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Getting Rid of Parental Guilt

Guilt! Guilt seems to be an intrinsic part of parenting, at least for the good parents (and that's the good news—if you feel guilty, then you may be on the right track to improvement).

We all have things we feel rightfully guilty about—things we could have done better but flaked off on, or times we blew it big-time and did something against our values or family rules. There are times we feel guilty for working too hard or too little, or for where we work. And sometimes we just feel guilty. Guilt can incapacitate, and guilt can also teach.

At its best, guilt can be like one of those obnoxious car alarms that talk to you when you get too close— “Warning! Step back!”—demanding your attention and letting you know that you do, indeed, need to step back and look at the whole picture. If you can use guilt as a way to gain and improve your perspective, than it's a good thing. Healthy guilt can lead to more self-respect.

The Millennium Lifestyle: A Cause for Guilt

We are all stretched too thin, trying to work too many hours, care for our kids' physical and emotional well-being, and still become self-actualized. The day only has 24 hours, and, as much as you might skip sleep, you still may be falling behind. On top of all this time crunching, you no doubt feel guilty that you're not able to put in more effort. You feel guilty when you're lazy, you feel guilty for relaxing, you feel guilty for not relaxing. If you're a mother, you feel guilty for staying home or working in the home or working out of the home. If you're a dad, you feel guilty for working too little or not making enough money or working too much. Is there anybody here who doesn't feel guilty?

Well, maybe you don't, but most moms and dads do. Look, a lot of this guilt is a function of the current society we live in. “Busy-ness guilt,” as I call it, is useless, hurtful guilt because, though you need to find the lifestyle that will work for you and your family, there may be no easy solution to your situation. You are doing the best that you can.

When Guilt Destroys

Guilt is like ivy, once it begins climbing up a tree, its little sucker roots dig in tightly, its strands tightly cling, and it won't relinquish its hold. It's hard to let go of guilt, because guilt won't let go of you.

Some parents feel guilty over everything that goes wrong for their kids. If Tiny Teena's teeth need braces, they feel guilty that they gave her such lousy bite genes. They feel bad that they're not rich or, if they are rich, they worry that their Little Lord Fauntleroy isn't learning street smarts. No matter what the situation, they feel guilty that they aren't perfect parents.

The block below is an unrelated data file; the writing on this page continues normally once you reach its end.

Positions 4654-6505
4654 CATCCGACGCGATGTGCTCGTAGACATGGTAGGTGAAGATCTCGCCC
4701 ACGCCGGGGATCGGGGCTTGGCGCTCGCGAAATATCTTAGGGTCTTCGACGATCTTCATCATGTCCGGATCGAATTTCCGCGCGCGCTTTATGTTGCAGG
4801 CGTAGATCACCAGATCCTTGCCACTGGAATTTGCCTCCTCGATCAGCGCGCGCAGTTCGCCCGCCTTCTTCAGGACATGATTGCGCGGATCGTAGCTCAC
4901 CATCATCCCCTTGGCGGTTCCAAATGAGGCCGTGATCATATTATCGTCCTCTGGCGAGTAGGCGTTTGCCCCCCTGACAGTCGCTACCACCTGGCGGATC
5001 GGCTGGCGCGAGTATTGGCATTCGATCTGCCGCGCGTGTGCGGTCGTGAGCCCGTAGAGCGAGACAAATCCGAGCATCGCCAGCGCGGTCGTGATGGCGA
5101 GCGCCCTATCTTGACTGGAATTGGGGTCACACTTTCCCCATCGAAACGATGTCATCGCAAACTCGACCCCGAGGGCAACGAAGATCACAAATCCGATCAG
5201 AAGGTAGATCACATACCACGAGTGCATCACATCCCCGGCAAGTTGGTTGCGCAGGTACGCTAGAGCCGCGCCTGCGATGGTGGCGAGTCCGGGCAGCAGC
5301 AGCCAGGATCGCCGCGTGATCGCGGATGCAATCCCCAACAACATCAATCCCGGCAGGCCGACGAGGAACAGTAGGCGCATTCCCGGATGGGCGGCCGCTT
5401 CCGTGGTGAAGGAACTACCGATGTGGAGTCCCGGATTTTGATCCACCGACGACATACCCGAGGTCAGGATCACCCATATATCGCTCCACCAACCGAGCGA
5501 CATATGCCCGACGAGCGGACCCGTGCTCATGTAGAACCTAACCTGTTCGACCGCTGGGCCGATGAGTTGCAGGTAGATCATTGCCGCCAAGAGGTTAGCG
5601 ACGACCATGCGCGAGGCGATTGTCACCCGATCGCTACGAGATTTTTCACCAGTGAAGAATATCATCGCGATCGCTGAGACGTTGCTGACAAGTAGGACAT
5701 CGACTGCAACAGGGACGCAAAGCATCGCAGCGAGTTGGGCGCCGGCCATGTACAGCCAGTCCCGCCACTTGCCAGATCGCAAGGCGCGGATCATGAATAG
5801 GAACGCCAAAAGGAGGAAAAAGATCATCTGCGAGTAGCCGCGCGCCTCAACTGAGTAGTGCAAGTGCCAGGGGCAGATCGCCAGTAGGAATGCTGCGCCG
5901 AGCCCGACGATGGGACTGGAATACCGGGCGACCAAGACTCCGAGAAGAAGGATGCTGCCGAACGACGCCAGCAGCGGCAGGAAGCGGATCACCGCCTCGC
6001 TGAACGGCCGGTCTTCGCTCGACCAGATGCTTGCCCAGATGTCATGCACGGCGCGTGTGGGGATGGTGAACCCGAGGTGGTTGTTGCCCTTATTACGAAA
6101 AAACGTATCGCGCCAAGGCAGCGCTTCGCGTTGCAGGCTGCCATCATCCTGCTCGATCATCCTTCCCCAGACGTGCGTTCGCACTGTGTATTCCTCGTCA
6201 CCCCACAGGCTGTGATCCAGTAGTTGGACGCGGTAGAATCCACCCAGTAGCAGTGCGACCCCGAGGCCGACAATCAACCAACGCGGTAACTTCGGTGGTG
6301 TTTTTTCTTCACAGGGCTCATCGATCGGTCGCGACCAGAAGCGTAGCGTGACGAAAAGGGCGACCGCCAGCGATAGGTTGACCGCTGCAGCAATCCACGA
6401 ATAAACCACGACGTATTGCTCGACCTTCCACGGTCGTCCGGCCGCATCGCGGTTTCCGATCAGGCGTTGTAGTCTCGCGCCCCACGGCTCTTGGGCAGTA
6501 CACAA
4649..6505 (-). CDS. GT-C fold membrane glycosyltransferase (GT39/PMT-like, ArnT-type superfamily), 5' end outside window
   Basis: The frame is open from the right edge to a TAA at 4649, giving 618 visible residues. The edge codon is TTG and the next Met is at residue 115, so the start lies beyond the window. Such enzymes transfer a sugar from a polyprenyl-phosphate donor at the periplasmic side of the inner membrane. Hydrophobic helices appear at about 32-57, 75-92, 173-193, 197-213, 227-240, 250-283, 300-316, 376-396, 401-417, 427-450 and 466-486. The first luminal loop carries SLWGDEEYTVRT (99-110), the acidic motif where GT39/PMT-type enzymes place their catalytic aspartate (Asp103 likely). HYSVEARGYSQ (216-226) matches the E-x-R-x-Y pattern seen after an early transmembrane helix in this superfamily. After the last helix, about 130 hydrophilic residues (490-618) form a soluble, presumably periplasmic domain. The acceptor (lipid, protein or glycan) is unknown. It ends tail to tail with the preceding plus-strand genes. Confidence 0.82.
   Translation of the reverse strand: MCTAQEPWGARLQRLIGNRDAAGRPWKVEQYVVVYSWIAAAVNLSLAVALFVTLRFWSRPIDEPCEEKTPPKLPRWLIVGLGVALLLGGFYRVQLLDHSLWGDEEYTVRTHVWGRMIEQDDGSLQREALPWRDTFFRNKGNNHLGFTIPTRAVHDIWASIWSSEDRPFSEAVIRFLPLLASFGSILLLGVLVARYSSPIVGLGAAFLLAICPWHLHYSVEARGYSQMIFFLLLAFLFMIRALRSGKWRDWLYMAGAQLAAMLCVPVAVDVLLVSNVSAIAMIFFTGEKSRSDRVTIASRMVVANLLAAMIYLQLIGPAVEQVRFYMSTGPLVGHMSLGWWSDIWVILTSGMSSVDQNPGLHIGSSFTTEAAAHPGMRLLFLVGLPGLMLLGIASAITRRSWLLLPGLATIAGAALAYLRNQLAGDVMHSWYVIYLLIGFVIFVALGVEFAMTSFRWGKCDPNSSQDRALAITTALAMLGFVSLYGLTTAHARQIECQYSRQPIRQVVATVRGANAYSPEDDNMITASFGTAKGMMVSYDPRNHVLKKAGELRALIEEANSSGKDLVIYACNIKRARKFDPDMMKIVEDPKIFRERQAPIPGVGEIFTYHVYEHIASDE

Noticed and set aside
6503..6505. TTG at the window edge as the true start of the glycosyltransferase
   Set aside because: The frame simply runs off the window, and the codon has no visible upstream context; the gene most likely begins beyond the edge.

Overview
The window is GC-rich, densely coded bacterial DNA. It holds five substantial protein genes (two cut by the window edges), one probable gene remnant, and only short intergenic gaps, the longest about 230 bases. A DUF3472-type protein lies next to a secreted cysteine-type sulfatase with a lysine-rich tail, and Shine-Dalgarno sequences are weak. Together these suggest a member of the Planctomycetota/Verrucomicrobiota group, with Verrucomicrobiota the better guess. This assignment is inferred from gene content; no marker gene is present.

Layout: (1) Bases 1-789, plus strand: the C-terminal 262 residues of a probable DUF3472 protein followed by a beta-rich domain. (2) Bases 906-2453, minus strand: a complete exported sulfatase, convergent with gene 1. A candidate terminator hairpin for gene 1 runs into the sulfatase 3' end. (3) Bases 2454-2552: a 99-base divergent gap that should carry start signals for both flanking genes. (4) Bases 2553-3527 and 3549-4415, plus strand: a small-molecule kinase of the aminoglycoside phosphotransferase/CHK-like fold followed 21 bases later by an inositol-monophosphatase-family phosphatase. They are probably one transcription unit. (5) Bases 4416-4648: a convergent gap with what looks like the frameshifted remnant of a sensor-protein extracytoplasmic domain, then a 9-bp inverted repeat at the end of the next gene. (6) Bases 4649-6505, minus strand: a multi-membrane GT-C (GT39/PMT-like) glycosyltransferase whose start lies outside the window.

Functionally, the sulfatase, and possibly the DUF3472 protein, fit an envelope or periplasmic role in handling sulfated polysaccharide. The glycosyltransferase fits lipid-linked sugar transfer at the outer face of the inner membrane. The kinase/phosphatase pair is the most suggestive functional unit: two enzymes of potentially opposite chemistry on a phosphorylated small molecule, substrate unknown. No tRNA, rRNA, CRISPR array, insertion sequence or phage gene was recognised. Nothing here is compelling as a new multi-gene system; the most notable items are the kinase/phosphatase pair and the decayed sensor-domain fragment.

What is a perfect parent? Who do these guilty parents want to be? Whoever it is, it's probably an unobtainable ideal. Close your eyes for a moment, and think of your image of the word mom or dad (choose the title that matches your own gender). Now, do you feel guilty that you aren't that perfect image?

Guilt, Be Gone!

Much of the guilt that parents feel can't be tied to specific actions or issues, it's just a vague sense that you're doing everything just a little bit wrong, or that you're just slightly inadequate for the tasks set before you. Free-floating guilt is a little message from the universe that it's time to take a break. Check out the self-nurturing suggestions later on in this chapter and, while you're at it, take a guilt-break.

Guilt Is Lousy Modeling

“Oh, that's okay; I'll just sit here, in the dark.” Too much guilt, and you'll beat yourself so hard you'll turn into a martyr. Don't model martyring (please!). The more you martyr yourself, the less respect you'll get—from yourself, from your kids, from the world. Remember that kids learn what they experience. Do you really want your child, 60 years from now, to be telling her grandkids, “No, that's okay, walk all over me, I deserve it anyway.”

Guilty of Guilt?

Feeling guilty is a habit that may take time to break. Don't feel guilty about feeling guilty. Just don't feel guilty. You can't go back. Concentrate on doing better next time.

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Excerpted from The Complete Idiot's Guide to a Well-Behaved Child © 1999 by Ericka Lutz. All rights reserved including the right of reproduction in whole or in part in any form. Used by arrangement with Alpha Books, a member of Penguin Group (USA) Inc.

To order this book visit Amazon's web site or call 1-800-253-6476.


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